Should a firm have the right to use the genetic code in your cells?
The Supreme Court hearing yesterday on whether human genes can be patented cuts to the heart of law, science, and even philosophy. Patients, researchers, and much of the life sciences industry have a lot at stake.
The Supreme Court hearing yesterday on whether human genes can be patented cuts to the heart of law, science, and even philosophy. Should a firm have the exclusive right to use the genetic code in your cells?
Patients, researchers, and much of the life sciences industry have a lot at stake.
But beneath it lies a deeper issue that may be more important in the long-run. Who should own the aggregated information that companies compile though gene patents? The issue was not raised in the hour-long hearing by the lawyers or the justices, but it's critical.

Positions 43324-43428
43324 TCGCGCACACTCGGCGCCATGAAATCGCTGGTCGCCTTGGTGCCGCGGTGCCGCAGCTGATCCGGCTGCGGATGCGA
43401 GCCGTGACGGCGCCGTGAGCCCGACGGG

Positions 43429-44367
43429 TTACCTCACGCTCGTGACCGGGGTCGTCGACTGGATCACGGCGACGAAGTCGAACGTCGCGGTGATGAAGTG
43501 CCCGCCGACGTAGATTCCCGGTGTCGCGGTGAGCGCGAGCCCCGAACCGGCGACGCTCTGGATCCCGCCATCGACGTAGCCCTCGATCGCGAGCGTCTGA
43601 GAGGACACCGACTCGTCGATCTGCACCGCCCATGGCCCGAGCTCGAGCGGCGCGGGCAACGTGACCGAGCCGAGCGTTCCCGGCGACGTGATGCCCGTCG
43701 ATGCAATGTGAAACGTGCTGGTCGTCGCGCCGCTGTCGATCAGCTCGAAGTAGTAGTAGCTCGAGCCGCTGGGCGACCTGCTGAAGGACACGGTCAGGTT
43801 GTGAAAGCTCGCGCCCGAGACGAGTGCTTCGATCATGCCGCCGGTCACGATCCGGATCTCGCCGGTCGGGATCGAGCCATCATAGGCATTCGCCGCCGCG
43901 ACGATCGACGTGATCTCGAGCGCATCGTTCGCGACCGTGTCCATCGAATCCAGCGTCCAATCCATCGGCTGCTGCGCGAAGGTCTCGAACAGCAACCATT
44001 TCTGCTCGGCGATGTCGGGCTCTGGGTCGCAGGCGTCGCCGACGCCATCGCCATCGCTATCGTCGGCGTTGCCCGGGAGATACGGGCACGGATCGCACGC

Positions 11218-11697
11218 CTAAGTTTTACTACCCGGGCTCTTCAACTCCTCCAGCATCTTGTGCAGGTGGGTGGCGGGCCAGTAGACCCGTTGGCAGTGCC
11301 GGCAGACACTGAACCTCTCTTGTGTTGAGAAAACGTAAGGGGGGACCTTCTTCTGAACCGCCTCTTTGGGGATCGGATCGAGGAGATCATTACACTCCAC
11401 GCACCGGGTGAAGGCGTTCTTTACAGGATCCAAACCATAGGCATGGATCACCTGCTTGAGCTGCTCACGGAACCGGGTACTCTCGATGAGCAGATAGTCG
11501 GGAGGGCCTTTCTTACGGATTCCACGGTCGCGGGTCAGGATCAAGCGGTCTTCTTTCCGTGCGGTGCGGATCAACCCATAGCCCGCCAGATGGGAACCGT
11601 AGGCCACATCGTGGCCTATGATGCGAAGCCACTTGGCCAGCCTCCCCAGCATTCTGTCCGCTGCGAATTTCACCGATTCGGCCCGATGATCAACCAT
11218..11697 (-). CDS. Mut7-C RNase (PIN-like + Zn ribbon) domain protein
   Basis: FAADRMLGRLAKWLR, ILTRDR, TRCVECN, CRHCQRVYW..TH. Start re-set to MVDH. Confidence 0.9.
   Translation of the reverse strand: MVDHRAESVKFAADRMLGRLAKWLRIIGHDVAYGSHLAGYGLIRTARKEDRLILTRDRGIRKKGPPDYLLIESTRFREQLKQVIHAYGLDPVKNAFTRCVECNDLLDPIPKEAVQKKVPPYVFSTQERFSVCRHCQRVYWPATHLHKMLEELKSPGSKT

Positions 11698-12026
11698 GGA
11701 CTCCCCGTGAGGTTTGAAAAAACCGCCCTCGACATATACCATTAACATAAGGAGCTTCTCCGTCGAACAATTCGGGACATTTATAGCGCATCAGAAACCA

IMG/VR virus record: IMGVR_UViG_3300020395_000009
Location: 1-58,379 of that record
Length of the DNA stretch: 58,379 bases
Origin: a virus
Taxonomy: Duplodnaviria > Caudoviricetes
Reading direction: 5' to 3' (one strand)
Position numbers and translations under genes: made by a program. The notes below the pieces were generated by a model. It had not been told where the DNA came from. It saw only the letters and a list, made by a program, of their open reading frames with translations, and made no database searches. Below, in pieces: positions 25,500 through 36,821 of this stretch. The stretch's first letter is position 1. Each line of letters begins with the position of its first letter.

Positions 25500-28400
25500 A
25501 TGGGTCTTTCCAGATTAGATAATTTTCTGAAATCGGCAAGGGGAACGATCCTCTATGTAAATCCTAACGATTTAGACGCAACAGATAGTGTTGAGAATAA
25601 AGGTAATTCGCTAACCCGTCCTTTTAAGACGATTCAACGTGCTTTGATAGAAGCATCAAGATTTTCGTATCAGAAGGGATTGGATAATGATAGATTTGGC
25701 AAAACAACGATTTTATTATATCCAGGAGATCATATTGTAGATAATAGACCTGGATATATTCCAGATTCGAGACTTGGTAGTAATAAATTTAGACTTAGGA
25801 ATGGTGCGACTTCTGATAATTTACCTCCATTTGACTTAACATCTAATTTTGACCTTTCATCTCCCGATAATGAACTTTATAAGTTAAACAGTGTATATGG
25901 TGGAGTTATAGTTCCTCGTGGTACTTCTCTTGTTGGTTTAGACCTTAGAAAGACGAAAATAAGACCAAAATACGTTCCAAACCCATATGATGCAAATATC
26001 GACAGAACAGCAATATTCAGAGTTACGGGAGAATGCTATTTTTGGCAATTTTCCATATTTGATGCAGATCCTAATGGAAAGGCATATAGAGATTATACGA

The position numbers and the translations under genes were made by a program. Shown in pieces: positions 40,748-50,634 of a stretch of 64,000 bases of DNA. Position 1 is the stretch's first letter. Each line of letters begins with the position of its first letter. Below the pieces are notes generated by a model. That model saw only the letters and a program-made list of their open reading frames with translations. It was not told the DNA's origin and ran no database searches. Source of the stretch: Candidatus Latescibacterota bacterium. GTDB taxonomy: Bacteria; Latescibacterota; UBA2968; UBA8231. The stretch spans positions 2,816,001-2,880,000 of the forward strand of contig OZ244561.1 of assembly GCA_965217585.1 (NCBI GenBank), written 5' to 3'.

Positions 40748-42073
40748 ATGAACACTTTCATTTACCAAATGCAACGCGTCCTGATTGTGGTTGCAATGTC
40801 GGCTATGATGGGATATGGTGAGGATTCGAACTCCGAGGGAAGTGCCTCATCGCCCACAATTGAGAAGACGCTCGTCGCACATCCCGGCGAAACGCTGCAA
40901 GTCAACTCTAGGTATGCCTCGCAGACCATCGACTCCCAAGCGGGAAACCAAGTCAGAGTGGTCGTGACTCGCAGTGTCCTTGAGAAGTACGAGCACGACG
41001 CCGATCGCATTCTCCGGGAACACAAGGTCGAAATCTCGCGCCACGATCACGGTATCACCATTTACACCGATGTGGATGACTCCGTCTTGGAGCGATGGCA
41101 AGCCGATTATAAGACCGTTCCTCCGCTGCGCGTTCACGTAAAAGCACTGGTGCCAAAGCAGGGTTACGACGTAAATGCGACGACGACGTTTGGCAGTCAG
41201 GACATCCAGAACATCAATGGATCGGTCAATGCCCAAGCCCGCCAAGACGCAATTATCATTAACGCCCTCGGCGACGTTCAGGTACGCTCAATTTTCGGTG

Myriad Genetics, the defendant in the case, has used its patents on two breast cancer genes, BRCA 1 and 2, to block anyone else from testing for them. As sole test provider, it has built a database with results from thousands of women.
This is an invaluable resource. It holds the key to deciphering the meaning of mutations in the genes, of which there are dozens. When testing reveals one, Myriad can search for outcomes in every other patient who has it.
But it keeps the database to itself. No one else can use it. If Myriad does not analyze a mutation, it will not be analyzed.
Gene patents allow companies like Myriad to compile this precious information and keep it to themselves. That may be more important than the monopolies the patents grant to conduct the underlying tests.
Genes are just strings of information, like computer code. But when crunched and analyzed, they hold tremendous power.
This means that in ruling on gene patents, the Court may also set the course for the information revolution in medicine - whether the justices realize it or not.